Database Development & Throwing your Customers a Bone…


Tired of getting beat up by everyone? Tips to help save the day…

By Ronald Kutsch

This article is for all of you toiling away in the software development world, (especially database architects and developers), who are getting beat up by your boss & your company’s customers…and you could benefit from some ‘best practice’ tips.  😊

Do you ever feel like there’s no end to the escalated support calls and negative feedback, simply because you can’t keep everyone happy…all the time?

Wouldn’t it be great if someone provided some insider info, which would help lower the volume?

Well today is the day!

I’ve been a database architect and developer for over 23 years, and I’ve supported projects in the biotech world for 15 years, for medical devices and hospital system applications.

I’ve come up with some commandments that I’ve utilized, which I think would be of great benefit to others who do the same work.  I’m looking forward to your feedback later.

First step…what exactly is your team creating, who are you building the application for…and why?

While the questions may seem overly simplistic, the answers that they reveal will provide direction; not only for the initial design of the product, but also how you will architect for growth and change in the future.

If, for example, you are designing a data driven system that will allow users to mine large amounts of data that are being generated by an ever-evolving collection of devices, you will need to consider changes in data points being received from these devices; as well as the evolving needs and requests of the end users.

Large scale data driven systems present a number of problems that often do not become obvious until something is not working as expected, or a change request is made that requires disruptive work that destabilizes the entire system.

So, what not to do?

Do not presume that hardware and/or supporting systems will evolve at a rate fast enough to meet your data growth requirements. From the outset, you need to architect for data growth that you cannot currently anticipate. This means that your initial design must be flexible enough to split (or shard) databases, be run on multiple servers and take advantage of more than one type of database engine. After all, not all data is relational and not all data is unstructured.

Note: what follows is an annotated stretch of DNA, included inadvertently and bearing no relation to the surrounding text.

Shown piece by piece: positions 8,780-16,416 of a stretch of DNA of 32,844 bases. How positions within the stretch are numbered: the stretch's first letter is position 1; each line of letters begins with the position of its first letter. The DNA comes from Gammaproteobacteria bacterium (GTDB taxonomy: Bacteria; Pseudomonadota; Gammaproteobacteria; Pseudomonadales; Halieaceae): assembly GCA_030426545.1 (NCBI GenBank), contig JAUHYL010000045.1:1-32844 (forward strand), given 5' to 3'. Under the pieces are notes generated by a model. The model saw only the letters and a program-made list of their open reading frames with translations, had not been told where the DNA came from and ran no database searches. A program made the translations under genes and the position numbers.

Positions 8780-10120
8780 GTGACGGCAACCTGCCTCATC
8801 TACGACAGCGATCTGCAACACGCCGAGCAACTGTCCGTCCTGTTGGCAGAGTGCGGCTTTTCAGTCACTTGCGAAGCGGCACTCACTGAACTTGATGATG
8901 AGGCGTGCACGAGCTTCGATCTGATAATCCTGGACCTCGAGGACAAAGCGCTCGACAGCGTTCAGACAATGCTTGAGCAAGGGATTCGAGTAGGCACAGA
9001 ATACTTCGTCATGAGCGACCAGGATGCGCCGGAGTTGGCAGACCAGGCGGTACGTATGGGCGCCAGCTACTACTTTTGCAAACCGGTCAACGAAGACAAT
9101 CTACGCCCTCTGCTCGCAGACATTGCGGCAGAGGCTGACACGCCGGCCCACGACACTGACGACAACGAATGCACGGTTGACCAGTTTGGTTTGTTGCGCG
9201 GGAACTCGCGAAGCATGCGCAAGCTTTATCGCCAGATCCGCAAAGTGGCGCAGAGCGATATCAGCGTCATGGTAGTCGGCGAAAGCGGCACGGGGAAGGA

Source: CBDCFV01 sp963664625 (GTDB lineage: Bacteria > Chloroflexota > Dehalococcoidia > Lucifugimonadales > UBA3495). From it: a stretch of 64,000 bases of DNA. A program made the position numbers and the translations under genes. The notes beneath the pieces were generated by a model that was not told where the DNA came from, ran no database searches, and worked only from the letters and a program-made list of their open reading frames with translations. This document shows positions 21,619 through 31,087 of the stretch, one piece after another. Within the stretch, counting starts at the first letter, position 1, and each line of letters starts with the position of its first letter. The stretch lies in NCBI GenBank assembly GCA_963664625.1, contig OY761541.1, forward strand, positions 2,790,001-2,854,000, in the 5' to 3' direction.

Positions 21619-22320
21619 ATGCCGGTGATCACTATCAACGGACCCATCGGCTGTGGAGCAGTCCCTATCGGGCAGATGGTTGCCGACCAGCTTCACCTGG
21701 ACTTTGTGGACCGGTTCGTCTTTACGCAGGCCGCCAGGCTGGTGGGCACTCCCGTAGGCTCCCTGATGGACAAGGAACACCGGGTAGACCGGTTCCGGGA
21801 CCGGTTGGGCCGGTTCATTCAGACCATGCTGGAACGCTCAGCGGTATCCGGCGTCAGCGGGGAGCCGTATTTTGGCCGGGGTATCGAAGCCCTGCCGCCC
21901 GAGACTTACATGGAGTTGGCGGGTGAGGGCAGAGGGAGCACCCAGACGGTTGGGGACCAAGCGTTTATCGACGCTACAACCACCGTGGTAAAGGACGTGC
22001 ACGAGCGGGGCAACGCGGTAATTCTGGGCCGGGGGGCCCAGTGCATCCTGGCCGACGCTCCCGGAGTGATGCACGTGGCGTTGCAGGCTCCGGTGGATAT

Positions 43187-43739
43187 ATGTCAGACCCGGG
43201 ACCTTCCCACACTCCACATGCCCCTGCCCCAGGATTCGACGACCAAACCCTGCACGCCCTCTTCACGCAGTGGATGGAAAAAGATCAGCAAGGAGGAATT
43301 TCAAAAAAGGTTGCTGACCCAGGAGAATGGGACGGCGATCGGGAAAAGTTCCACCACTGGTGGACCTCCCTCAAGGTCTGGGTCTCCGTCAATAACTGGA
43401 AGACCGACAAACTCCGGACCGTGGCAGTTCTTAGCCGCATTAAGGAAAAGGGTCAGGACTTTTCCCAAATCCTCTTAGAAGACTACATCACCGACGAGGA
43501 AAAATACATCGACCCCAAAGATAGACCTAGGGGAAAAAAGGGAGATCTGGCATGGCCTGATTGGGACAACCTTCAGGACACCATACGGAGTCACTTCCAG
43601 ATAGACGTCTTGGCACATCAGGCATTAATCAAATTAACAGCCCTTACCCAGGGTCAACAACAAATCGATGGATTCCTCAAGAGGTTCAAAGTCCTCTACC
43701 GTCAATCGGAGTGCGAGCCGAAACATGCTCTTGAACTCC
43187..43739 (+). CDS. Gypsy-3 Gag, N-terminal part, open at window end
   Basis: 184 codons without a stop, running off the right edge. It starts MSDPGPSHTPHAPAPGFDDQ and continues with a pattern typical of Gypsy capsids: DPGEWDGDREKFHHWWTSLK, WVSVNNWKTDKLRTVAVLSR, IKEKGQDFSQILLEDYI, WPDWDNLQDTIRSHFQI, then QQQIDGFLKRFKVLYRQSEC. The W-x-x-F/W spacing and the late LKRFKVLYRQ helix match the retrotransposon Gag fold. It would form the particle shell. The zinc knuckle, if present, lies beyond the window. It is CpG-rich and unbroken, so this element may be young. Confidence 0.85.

Do not design monolithic systems. As with procedural code architecture, monolithic systems are difficult to maintain and are prone to being unstable. Think instead about plug-in architecture, where new functionality is added in a modular fashion. This is particularly true with ETL systems. Trying to accomplish too much in a single module makes it difficult for others to understand and for anyone to maintain.

Do not presume that the data you are designing for now will remain the same. Over time, data from your source will change and grow. New sources will be added. Novel ways to interpret new and existing data will evolve. Designing for extensibility will provide you and your team the ability to adapt to new data (and new data uses) as the product continues to mature.

Do not attempt to build a released product from a prototype. Some of the best ideas with the worst implementations are the result of a team being forced into this situation. Prototypes are just that; at proof of concept. Released products must be architected and designed from the ground up. There are a number of considerations that are not addressed for a prototype including; interoperability, growth, performance and security.

Do not skimp on documentation. Believe it or not, you will most likely move on to another project; maybe before you have completed your current project. Those who follow in your footsteps will benefit greatly by understanding why you made the design decisions that you did. Before any coding begins, documentation of architecture, requirements, specifications and detailed design need to be in place. During development, code such as procedures, functions and views need to have a header section that details parameters and expected output, the purpose of the code and a history of changes to the code.

For information about the flip side of the coin – what “to do” click here to send Ron a note:

Share

You may also like...